Review: Santigold - I Don't Want: The Gold Fire Sessions

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Santigold
I Don't Want:
The Gold Fire Sessions

Santigold's surprise mixtape combines bright summery Dancehall with hard-hitting political commentary.

★★★★

As Summer begins to unwind, Santigold’s (aka. Santi White) spontaneous latest mixtape I Don’t Want has landed at the perfect time. Mixing bright dancehall full of sunny aesthetics with insightful political undertones, the result is a project which will have you hitting the dance floor whilst asking questions about our modern life all at the same time.

Opener ‘Coo Coo Coo’ begins with a loud and blaring “Are you ready?”, in reality, you are most likely not. This is because the mixtape immediately grabs you, taking you on a psychedelic Dancehall journey, never once letting go with each track effortlessly segueing into the next. It’s an amazingly fluid collection, you feel as if you’re listening to a live club set, where the tempo or rhythm could organically change at any moment.

This, of course, is no doubt down to the projects collaborator and producer, DJ and Mixpak founder Dre Skull. The songs themselves, however, are distinctively Santigold. This project see’s White at her most unrestrained and free. Bouncing from one genre to the next, one moment you have the playful aggressiveness of ‘Wha You Feel Like’ with its rapid beats, sirens and heavy reggae rhymes and house melodies. Then suddenly it’s the wistful, high pitched title track ‘I Don’t Want’. The vocal manipulation heavy, sad-pop styled track a surprising highlight.

Following track, ’Valley Of The Dolls’ with its trumpet infused melancholy continues the Sad-pop leanings of the title track. I was certainly surprised to see this was the track salvaged from former sessions with Diplo, definitely one of the projects best songs but a stark departure from both of their pair. 

That’s not to say there isn’t some underlying familiarity to a couple tracks, It’s hard not to mention Rihanna, a female artist that has brought Dancehall to a very mainstream audience over the past decade. ‘Run The Road’ in particular having a very distinctive Bajan feel about its rhythm.

Those political undertones I mentioned earlier start to rear their heads on the latter half of the project with the powerful pairing of ‘Why Me’ and ‘Crashing Your Party’. The former presenting the obstacles White has to constantly overcome, how despite not committing a crime she’s still a marked woman. 

I never steal, never fight

They got me marked with my back to the wall

Never got the keys to success that’s alright

When I get up there they push me to fall

Now you can hold me back

But I won’t be your martyr

Even if I admit I know no way out

Maybe I stall but then I go even harder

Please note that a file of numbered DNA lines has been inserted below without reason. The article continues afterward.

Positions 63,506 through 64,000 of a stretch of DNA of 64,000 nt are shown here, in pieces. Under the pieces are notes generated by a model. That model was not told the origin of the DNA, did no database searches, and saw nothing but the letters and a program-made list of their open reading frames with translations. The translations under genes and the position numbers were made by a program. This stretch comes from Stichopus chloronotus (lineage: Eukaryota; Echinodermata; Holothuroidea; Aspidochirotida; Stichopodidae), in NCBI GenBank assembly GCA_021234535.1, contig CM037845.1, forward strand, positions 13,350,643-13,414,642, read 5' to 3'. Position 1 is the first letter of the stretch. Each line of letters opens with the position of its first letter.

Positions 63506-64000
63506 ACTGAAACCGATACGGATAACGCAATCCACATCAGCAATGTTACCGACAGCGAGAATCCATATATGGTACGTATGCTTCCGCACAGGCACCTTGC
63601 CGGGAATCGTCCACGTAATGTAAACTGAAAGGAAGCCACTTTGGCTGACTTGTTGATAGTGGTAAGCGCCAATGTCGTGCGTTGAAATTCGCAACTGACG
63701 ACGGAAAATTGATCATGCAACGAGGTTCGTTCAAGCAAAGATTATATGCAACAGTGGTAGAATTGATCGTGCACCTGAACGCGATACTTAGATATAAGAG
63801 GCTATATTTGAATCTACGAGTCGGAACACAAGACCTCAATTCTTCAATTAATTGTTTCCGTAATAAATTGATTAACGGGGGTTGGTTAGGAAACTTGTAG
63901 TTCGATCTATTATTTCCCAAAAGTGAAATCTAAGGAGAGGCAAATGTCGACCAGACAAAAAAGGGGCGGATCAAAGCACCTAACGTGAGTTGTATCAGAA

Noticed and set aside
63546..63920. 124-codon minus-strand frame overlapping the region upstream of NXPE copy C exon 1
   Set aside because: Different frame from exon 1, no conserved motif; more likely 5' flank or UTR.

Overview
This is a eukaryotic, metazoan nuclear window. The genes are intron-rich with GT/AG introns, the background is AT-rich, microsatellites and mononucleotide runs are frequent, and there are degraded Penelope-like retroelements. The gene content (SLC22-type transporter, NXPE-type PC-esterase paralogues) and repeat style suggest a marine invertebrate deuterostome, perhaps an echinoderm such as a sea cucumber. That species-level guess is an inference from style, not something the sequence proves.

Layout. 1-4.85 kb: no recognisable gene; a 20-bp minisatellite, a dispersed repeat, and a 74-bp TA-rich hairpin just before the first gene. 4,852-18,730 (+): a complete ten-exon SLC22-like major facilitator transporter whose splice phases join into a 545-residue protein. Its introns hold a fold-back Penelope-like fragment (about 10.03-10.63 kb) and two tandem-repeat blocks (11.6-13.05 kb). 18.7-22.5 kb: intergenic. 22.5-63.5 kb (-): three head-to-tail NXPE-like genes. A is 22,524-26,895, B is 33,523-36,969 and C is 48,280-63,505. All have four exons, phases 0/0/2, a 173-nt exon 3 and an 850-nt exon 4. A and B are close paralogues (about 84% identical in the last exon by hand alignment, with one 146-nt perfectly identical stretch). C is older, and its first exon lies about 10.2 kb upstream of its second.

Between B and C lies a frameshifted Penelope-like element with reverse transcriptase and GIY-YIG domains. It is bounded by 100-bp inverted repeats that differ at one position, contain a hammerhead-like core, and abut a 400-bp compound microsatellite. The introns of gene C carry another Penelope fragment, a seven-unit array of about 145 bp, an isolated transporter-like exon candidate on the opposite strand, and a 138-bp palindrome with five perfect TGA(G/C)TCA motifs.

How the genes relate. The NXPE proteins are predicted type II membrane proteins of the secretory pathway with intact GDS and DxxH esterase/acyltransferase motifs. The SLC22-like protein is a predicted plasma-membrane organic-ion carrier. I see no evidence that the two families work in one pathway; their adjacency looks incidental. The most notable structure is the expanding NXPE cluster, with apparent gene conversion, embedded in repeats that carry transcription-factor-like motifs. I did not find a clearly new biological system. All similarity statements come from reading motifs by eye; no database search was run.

— Why Me

Whilst ‘Crashing Your Party’ goes one step further and laments how the government and the statesmen are quick to crush any peaceful rebellion, they’re afraid of change. The song hinting at media manipulation to keep us all in order and kept in our place with the use of some striking visualisations formed from the lyrics, most notably its chorus.

Check how they pillage on the tele

Nobody love the poor, I want to yell it

I’m in the beast, I’m in the belly, oh

You better run ‘cause I’m about to kill it

So give me that bow, give me that stone, give me that rake

I’m gonna take, I’m gonna take my place

So give me that bow, give me that stone, give me that rake

I’m gonna take, I’m gonna take my place
— Crashing Your Party

It’s those transitions between genres, moods and themes which make this such a successful project. White however, never lingers in one spot for too long, because at it’s heart, the mixtape is a joyous summer record. The political messages are strong and vivid but she’s right not to let it bog down the general vibe and feel of the mixtape. ‘Don’t Blame Me’ is the perfect, joyous uplift which sees Santigold and Shenesea flexing their moves amid attention from another females boyfriend. The romanticised yearnings of ‘A Perfect Life’ are enjoyable if not forgettable. Unfortunately the record fades away with a whimper as ‘Gold Fire’ gives the record a sombre and bland finale.

I Don’t Want: The Goldfire Sessions feels like a landmark moment in Santigold’s discography, It continues on from a summer filled with strong dancehall and reggae music.  And just like Popcaan did earlier this month with his latest album ‘Forever’, the pair are breathing fresh life into a tired genre and breaking down all the boundaries. The resulting tracks are intoxicating and terrific. This may not be an official album but it’s certainly one of the best releases of Summer 2018.